Table 1

Patient and procedure characteristics and causes of death

 

Non-survivors

Survivors

P value

 

(n = 80)

(n = 819)

 

Age, years

72.5 (65–81)

66 (57–73)

<0.001

Sex, male

68%

64%

0.6

Respiratory disease

31%

13%

<0.001

Heart disease

45%

44%

0.9

Chronic renal failure

10%

6%

0.12

Chronic liver disease

24%

11%

0.004

Neurological event

10%

9%

0.85

Diabetes

17.5%

18%

1

Metastasis

36%

22%

0.008

ASA classification (%)

   

 2

67

81

 

 3

30

17

 

 4

3

2

<0.001

Charlson index ≥ 3 (%)

51.25

47

0.483

SRS

7.9 ± 1.3

7.2 ± 1

<0.001

Urgent surgery

49%

9%

<0.001

Type of surgery

   

 Colorectal

43.75%

52.25%

 

 Gastric and oesophageal resection

15%

15.75%

 

 Liver and pancreatic resection

7.5%

18.5%

 

 Retroperitoneal resection

2.5%

1.5%

 

 Extended urologic resection

7.5%

3%

 

 Extended gynaecologic resection

2.5%

1%

 

 Palliative procedures

21.25%

8%

<0.001

Length of surgery, hours

3.1 ± 2

3.8 ± 2.1

0.005

Transfusion of blood products

5%

4.2%

0.7

ICU stay

   

 48 hours

66%

88.6%

 

 >48 ≤ days

5%

6.4%

 

 >4 days

29%

5%

<0.001

Postoperative complications

   

 Sepsis

30%

1.5%

<0.001

 Respiratory

64%

4%

<0.001

 Haemodynamic–cardiac

50%

4%

<0.001

 Renal Failure

20%

1%

<0.001

 Hepatic

10%

4%

0.23

 Neurological

12.5%

0.5%

<0.001

 Reoperation

24%

7%

<0.001

Cause of death

   

 Sepsis

22 (27.5%)

  

 Respiratory

28 (35%)

  

 Haemorrhagic shock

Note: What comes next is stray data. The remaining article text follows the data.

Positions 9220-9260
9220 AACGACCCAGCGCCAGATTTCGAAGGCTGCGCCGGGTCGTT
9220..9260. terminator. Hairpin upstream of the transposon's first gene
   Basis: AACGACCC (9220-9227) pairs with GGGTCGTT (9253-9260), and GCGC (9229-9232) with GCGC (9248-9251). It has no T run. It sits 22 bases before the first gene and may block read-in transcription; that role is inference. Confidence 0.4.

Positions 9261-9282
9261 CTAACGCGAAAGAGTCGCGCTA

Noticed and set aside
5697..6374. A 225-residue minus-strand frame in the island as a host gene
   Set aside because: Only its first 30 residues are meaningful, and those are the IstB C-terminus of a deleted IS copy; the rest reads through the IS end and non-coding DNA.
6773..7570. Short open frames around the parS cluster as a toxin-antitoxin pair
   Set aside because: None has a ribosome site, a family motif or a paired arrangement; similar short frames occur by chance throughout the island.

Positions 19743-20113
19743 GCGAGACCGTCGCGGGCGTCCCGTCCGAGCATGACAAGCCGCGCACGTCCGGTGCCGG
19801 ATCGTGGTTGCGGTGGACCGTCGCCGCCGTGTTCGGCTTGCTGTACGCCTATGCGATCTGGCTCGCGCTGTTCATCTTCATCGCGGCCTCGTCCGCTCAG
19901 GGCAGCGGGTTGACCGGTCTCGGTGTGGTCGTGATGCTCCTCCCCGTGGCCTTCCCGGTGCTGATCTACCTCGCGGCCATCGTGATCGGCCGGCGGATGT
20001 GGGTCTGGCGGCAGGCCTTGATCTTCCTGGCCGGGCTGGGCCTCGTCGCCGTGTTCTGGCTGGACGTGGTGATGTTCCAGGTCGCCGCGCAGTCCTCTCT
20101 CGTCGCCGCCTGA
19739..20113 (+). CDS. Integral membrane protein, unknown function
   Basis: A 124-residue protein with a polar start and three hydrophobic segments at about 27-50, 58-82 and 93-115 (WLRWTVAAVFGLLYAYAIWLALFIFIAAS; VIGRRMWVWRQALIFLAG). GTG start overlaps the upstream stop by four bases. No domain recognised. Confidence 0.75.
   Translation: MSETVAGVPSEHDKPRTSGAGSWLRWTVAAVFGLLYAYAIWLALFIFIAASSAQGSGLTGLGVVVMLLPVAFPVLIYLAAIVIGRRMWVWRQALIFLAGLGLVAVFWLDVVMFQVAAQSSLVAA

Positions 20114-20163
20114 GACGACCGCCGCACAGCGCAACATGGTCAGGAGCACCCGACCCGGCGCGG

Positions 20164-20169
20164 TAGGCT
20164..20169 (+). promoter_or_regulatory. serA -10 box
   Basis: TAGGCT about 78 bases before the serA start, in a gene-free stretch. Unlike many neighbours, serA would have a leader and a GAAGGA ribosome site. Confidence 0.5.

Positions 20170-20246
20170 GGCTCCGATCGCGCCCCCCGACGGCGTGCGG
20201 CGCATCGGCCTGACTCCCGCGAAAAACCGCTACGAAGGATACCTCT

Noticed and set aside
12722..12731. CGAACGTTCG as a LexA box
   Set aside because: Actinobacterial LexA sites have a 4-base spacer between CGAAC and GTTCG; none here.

2 (2.5%)

  

 Cardiac

16 (20%)

  

 Neurological

5 (6.35%)

  

 Cancer

7 (8.75%)

  

Data are expressed as median (full range of values), mean ± standard deviation, percentage, or absolute number (%). P value refers to analysis of variance and chi-square test when indicated. ASA American Society of Anesthesiology risk score, SRS Surgical Risk Score.

Univariate comparisons between surviving and non-surviving patients are shown according to emergency or scheduled surgical status in Table 2. Among both types of patient, non-survivors were older and had more respiratory comorbidity. Among emergency patients, non-survivors had significantly more extensive cancer (metastasis in 49%); consistent with this finding, significantly more palliative procedures were performed in these non-survivors. In contrast, among scheduled patients, non-survivors had more complex procedures and required more blood transfusions. Certain postoperative complications (sepsis, respiratory, cardiac and renal complications) differed between scheduled survivors and non-survivors. Although reoperation rates were relatively high in survivors, especially in emergency patients, differences between survivors and non-survivors were identified. Scheduled surgery patients who died had significantly more hepatic complications in all categories. Progression of cancer as the cause of death was higher in emergency patients.